Ownership of something like this is not a status symbol – it’s a bright shining advertisement that the concept of Value is completely lost on you.
So does it make sense to have goals rooted in materialism? Not really. I know very few millionaires and billionaires who are truly fulfilled, but an awful lot of extremely happy middle-income folks. Check your goals. Check why you want the physical things you do. I will bet you that it has more to do with a visible symbol of your significance and sense of personal accomplishment than the enjoyment it will provide you with. So why work towards that?
Altruism Continuously Pays the Highest Dividend of Any Investment I Know
I said that in another article, somewhere. It is, however, true. It’s also the lesson that took me the longest to learn. Because we all want to give, right? If you had a million dollars in front of you right now, wouldn’t you use at least SOME of it to help someone? But you don’t. In fact, you have not a whole hell of a lot in front of you, and what’s there you need. You have goals, responsibilities, and basic human needs that your money needs to go to first, before you help anyone else. But hey, when your ship comes in and you’ve got more than you need, then you’re going to donate some of it. But you won’t, because you’ll never have “more than you need”.
Western society has a limitless capacity for human consumption, on all levels. If working in capital markets has taught me anything, its the truth of that statement. Look at the waistlines of the people around you, the debt they carry to support the toys they “need”, and you cannot deny the tragedy of that observation.
Time and again you’re going to see guys like Tony Robbins extolling the virtues of altruism, and preaching that it’s the “key to fulfillment”. Sounds cultish, right? Only it’s not.
Day to day, my job consists of finding behavioral and mathematical explanations for statistical probabilities, and correlations in repeating patterns – and I have no idea why altruism is the powerful force that it is.
I hypothesize that at our core, we are fulfilled beyond what we can experience as individuals, when we offer our support, with no expectation of any return, to someone or something in need. And it’s precisely when that gift is made at a time when we cannot afford it, that the dividends it pays are the highest.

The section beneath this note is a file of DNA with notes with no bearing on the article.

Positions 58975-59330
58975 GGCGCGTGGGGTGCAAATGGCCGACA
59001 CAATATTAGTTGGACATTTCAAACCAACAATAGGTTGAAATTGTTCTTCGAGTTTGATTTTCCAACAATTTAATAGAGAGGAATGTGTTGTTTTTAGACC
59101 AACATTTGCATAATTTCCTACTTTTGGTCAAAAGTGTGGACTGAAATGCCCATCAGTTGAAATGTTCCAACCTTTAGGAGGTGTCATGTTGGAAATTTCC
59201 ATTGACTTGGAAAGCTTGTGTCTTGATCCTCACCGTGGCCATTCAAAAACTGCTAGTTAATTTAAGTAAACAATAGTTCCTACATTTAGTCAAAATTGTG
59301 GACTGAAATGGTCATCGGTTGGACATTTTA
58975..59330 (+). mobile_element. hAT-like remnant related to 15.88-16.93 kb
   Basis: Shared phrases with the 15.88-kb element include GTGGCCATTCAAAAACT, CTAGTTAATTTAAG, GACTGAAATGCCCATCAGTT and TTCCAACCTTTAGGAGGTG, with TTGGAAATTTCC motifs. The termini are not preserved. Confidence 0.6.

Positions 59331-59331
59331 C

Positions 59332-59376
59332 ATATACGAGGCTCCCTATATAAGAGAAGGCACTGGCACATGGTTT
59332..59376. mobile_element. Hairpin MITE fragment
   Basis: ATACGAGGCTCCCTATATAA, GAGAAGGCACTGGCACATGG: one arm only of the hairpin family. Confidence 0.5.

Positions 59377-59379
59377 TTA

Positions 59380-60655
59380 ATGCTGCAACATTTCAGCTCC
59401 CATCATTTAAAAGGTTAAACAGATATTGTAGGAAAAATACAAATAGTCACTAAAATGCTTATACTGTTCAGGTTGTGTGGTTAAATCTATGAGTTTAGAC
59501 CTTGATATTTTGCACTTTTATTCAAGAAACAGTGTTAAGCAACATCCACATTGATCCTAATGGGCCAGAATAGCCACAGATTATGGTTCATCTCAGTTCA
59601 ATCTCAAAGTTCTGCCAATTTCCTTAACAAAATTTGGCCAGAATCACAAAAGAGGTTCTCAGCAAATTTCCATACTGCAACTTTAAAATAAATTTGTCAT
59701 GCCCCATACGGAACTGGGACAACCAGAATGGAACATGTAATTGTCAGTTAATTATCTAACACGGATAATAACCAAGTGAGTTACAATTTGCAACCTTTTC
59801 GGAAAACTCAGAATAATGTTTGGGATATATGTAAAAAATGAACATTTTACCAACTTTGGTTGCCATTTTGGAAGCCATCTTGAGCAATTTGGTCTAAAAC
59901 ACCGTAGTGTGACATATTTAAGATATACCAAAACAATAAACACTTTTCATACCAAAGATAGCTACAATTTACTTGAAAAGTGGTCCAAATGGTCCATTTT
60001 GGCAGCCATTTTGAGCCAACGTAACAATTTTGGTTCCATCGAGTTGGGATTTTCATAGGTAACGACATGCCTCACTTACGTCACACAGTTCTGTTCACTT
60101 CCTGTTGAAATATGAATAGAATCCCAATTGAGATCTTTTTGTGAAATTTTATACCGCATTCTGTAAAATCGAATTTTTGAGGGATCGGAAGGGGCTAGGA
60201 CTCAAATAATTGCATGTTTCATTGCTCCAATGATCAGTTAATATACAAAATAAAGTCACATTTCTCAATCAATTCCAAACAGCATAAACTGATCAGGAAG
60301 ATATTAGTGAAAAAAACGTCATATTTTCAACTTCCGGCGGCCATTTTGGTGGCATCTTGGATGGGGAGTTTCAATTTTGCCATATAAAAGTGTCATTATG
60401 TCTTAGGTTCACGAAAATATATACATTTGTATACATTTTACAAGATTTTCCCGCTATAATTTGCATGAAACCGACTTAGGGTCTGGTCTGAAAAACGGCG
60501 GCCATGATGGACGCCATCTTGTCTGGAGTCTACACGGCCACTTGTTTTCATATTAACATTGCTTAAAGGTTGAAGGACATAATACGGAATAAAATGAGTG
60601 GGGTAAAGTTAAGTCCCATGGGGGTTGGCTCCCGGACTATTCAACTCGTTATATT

That strange observation then leads to the final element that I leave to you to theorize and debate, because whether you call it Karma or Cosmic Energy or a Gift of God, there are a near-limitless number of hypotheses for this phenomenon: reciprocity.
I shit you not, with few (if any) exceptions I can recall, every time I have engaged in altruism an unrelated area of my life has improved exponentially. This may be cosmic or it may be self-generated, but it is certainly not psychosomatic. What this effectively does is create a snowball effect, whereby the initial act of charity yields it’s own dividends in the guise of a profound sense of positive contribution, followed by some other peripheral area bringing further joy into your life. It gets addictive. There’s no way I can prove that to you beyond suggesting that you canvas those who regularly engage in altruism and I can guarantee they’ll tell you the same thing. Sadly, the concept of enriching your life and gaining joy and fulfillment by giving things away is not something that’s in line with most current global cultural values, so this lesson is one that few will learn. But if I had to pick one from this letter, it’d be this one.